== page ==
Customer Development and Customer Success are like a stream that feeds into a river that creates an ocean. It’s all water going on one direction, and when they’re connected, they ensure a healthy, fast-growing, sustainable business. While the two terms aren’t interchangeable, they work best when intertwined. Before we get into how they flow together, let’s define both terms separately.
- Customer Development means talking to people to find the motivations behind their actions. Gathering qualitative data from real people through interviews and surveys reveals the “Why?” behind the “What,” which you can use to validate your product and value propositions and inform every customer-facing decision. That’s my working definition, though you could also say that it’s a framework developed by Steve Blank for discovering and validating the right market for your idea and testing the best way to acquire and convert customers.
- Customer Success, on the other hand, is more about determining when and why a customer might churn, and reaching out to them in ways that get them to stay. It’s about defining churn indicators, putting a system in place to prevent churn, and most importantly, designing those systems to support customers in achieving their desired outcomes in a way that scales.
TODAY on Will it Blend? Customer Development and Customer Success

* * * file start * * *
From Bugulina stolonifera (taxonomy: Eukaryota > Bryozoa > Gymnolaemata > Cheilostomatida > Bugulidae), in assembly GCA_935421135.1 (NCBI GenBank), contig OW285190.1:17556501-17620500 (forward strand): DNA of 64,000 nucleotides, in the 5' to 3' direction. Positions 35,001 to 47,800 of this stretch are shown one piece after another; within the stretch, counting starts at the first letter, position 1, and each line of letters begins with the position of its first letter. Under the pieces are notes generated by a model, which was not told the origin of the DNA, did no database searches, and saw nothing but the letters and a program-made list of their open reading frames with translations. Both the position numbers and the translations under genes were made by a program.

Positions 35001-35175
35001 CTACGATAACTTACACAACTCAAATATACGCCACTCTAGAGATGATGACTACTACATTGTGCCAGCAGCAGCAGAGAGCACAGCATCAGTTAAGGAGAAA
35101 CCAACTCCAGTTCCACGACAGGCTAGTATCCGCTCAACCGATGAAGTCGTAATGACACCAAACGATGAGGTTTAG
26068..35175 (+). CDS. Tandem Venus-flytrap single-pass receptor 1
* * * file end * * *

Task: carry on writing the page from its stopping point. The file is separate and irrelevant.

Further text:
At their cores, Dev and Success are both about achieving a thorough and meaningful understanding of your customer. And, both are dependent on qualitative research. Qualitative research is conducted through observation and inquiry instead of number-crunching. Using qualitative research, you can find answers to:
- Who is my audience?
- Why are they here?
- What are they trying to accomplish?
- When are they thinking of leaving?
So yes, not only do they blend, but you should combine them so your Customer Development data feeds into and informs your Customer Success data, and vice-versa. Here’s what that looks like:
The Intersection Between Customer Development and Customer Success
Step 1. Create well-rounded, accurate buyer personas by asking, not by guessing.
There are a lot of ways to go about building a buyer persona – some stress quantitative data, others sing the praises of qualitative data. I like both. Use quantitative data to build the demographic framework of your buyer persona (products like Cubeyou make this really easy). You can find the age, gender, income, geographic location, relationship status, interests and brand preferences, by using tools that leverage social media data.
That data is helpful, but it won’t answer questions like:
- What motivates customers to find you?
- What is your buyer’s desired outcome, or end goal, they hope your product/service will help them achieve?
- What do they expect to be different once they switch to your service?
- What is important to the buyer about how your company/product/service looks?
- What has your buyer disliked about providers he’s used in the past?
- How does your buyer currently solve his or her problem?
This is the gap only qualitative data can fill.